MIDDLEBURY, Vt.—The United States Department of Energy (DOE) announced today that Middlebury College has been selected to participate in Solar Decathlon 2011, in which 20 teams of college and university students will compete to design, build and operate the most affordable, attractive and energy-efficient solar-powered house. The competition takes place on the National Mall of Washington, D.C., where the finished homes are built and displayed for judging.
"This is a remarkable accomplishment by our students," said Middlebury College President Ronald D. Liebowitz. "They have risen to the challenge and defied the odds to compete with a field of much larger colleges and universities-many with programs and professional schools in architecture and engineering. We will be following our students' progress and supporting their goal with pride and enthusiasm."
More than 50 students, led by a core team of juniors Addison Godine, Joseph Baisch and Alex Jopek and sophomore Astrid Schanz-Garbassi, have contributed to the project. The students were instrumental in involving experts within and beyond the college community, from faculty in the physics department and pre-architecture program to practicing architects, engineers and solar energy specialists throughout the state. Members of the team also took part in special winter and spring term courses on solar technologies, systems strategies and schematic design. The courses were team-taught by visiting faculty who helped the students develop the concepts and materials for their final proposal.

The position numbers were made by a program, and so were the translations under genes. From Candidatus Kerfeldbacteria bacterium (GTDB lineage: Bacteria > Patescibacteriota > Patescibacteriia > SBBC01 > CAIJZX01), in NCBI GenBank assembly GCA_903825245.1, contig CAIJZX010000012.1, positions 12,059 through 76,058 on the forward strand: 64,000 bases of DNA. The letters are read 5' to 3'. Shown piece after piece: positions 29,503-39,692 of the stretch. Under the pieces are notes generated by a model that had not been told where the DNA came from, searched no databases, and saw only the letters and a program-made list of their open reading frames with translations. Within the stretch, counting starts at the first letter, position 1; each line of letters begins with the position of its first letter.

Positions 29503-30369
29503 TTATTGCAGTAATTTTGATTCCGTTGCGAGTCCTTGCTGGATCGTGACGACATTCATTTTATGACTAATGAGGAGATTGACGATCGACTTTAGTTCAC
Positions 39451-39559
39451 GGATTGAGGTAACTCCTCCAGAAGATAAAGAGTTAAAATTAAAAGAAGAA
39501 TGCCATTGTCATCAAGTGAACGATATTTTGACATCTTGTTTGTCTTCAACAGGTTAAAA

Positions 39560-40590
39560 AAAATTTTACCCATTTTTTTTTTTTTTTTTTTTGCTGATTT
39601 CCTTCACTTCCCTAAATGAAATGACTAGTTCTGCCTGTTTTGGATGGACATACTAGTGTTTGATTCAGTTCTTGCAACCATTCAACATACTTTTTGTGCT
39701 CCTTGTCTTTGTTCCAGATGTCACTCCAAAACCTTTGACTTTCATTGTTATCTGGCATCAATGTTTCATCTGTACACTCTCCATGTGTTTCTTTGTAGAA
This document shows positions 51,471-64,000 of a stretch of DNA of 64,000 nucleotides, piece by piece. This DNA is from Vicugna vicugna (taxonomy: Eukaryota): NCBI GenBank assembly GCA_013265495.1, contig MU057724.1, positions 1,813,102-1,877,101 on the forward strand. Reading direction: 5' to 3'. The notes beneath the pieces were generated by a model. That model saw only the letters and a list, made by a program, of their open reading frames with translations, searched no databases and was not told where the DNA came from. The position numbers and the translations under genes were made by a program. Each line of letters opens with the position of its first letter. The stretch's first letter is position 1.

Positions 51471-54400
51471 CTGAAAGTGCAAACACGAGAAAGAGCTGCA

"Team Middlebury is led by the college," said Andrea Murray, faculty adviser and visiting lecturer in architecture, "and includes local architects, engineers and green businesses. This really distinguishes us in the competition."
The Solar Decathlon was established in 2002, with subsequent competitions in 2005, 2007 and 2009. The 2011 competition is the first that Middlebury has entered. True to its name, the decathlon consists of 10 contests designed to gauge the environmental performance and livability of each team's submission. The contests cover everything from architecture, market appeal and engineering to comfort level, appliances and home entertainment. One of the key criteria for the winning team is that each home produces as much or more energy than it consumes.
Addison Godine says the Middlebury team traveled to Washington last fall to view the 2009 competitors firsthand. "Our biggest issue was that the houses did not seem like the kind where a family wants to live," he said. "We wanted to create a comfortable house that feels like a home-and also fits the demanding sustainability criteria of the competition." Godine also pointed out that because "a very expensive house is not a sustainable solution," the DOE has made affordability part of the competition this year, and that will be an important feature of the Middlebury project.
For more information on Middlebury's Solar Decathlon 2011 team, visit the team Web site at http://www.middlebury.edu/sustainability/design/solardec or contact Blair Kloman in College Communications: email@example.com, 802-443-5483.
The Department of Energy's Solar Decathlon site is here: http://www.solardecathlon.gov/